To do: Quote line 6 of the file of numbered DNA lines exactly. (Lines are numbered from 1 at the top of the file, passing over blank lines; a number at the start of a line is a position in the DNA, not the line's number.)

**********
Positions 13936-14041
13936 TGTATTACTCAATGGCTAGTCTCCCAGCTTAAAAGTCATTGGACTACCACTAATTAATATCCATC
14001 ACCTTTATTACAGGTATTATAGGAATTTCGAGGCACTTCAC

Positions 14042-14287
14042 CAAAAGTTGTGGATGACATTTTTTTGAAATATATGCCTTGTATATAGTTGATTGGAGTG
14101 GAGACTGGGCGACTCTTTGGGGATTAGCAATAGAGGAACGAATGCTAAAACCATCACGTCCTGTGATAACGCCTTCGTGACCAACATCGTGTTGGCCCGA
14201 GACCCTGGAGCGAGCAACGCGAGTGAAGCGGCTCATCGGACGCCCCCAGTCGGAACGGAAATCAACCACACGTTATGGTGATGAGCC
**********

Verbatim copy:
14101 GAGACTGGGCGACTCTTTGGGGATTAGCAATAGAGGAACGAATGCTAAAACCATCACGTCCTGTGATAACGCCTTCGTGACCAACATCGTGTTGGCCCGA